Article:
Subject: RE: rtVAX300 (was: Re: rtVAX)
To: Brian Chase" , "Roger Ivie <>
From: Antonio Carlini <>
List: port-vax
Date: 11/13/2002 00:50:01
Brian Chase wrote:

>The 2nd Ed. VARM discusses the rtVAX, but doesn't mention specific
>models, but I'd gather this would be characteristic of all of them:
>   [p. 422]
>   11.2.3 rtVAX Memory Management
>   The rtVAX is a variant of the VAX Architecture.  An rtVAX processor
>   implements the per-process page tables in physical memory.  All =
>   VAX processors implement the per-process page tables in virtual
>   memory. Therefore, translation of process-space addresses is
>   different on an rtVAX than as described in Chapter 4.

This is certainly true of the original rtVAX chip, the KA620. This was
basically a hacked KA630. The idea was to produce a chip that was mostly
a VAX but could not run VMS and hence could be sold cheap without
risking undercutting VMS sales (or so I heard). AFAIK, the later
rtVAX systems were based on standard chips - I never heard of a
cut down CVAX, for example (this doesn't mean it didn't happen though =

>More recently, I've also heard about system known as the ftVAX which is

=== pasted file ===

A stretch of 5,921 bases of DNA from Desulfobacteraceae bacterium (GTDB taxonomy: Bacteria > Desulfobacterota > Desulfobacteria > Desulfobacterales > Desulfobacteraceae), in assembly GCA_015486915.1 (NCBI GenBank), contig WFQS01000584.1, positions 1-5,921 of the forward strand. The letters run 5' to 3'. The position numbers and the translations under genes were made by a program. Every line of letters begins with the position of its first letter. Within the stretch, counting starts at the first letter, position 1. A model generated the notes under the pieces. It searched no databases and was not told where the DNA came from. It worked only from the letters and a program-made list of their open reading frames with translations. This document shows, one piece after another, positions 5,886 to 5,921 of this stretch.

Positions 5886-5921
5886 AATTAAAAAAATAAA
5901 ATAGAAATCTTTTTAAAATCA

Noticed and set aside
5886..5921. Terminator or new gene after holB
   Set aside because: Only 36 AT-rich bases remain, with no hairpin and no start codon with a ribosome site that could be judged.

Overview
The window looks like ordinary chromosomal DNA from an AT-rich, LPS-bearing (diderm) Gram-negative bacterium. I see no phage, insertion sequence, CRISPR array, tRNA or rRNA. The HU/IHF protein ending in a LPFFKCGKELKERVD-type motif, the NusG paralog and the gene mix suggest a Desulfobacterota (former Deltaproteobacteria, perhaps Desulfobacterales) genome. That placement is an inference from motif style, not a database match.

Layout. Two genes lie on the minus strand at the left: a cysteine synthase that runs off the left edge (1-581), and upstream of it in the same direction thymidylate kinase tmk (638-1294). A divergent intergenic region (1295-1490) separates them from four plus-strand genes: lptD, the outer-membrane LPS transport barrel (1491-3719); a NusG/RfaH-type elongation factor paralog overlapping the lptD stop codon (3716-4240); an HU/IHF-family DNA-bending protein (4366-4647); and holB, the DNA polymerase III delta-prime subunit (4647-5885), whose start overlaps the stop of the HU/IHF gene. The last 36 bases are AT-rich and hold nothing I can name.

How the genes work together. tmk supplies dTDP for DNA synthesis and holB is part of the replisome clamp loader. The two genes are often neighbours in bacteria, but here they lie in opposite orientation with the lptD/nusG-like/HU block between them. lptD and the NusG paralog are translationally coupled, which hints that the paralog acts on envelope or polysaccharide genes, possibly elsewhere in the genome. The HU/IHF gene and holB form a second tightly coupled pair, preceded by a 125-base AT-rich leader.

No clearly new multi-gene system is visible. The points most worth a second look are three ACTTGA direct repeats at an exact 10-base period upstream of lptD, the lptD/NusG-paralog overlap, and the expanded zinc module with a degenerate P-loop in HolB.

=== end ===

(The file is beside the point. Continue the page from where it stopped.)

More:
>a "fault tolerant" version of the VAX.  I don't know anything about it
>apart from it being designed for critical applications.  The one
>significant reference I can find to it in Google is in a PDF document
>for some evil Windows 2000 system:

I used to have an ftVAX in the lab. Two CPUs running in lock-step and
every piece was fully redundant. Various systems were produced. Running
VMS required the Fault Tolerant System Services (at least it did if
you wanted to run it as a fault tolerant system ...) and support for
that stopped in the V6.2 timeframe or so. The top end model (VAXft 810)
either never came out or had a very limited lifespan. There was (IIRC) =
cooperation with a 3rd party that was going to do an ftAlpha, but that=20
all fell apart.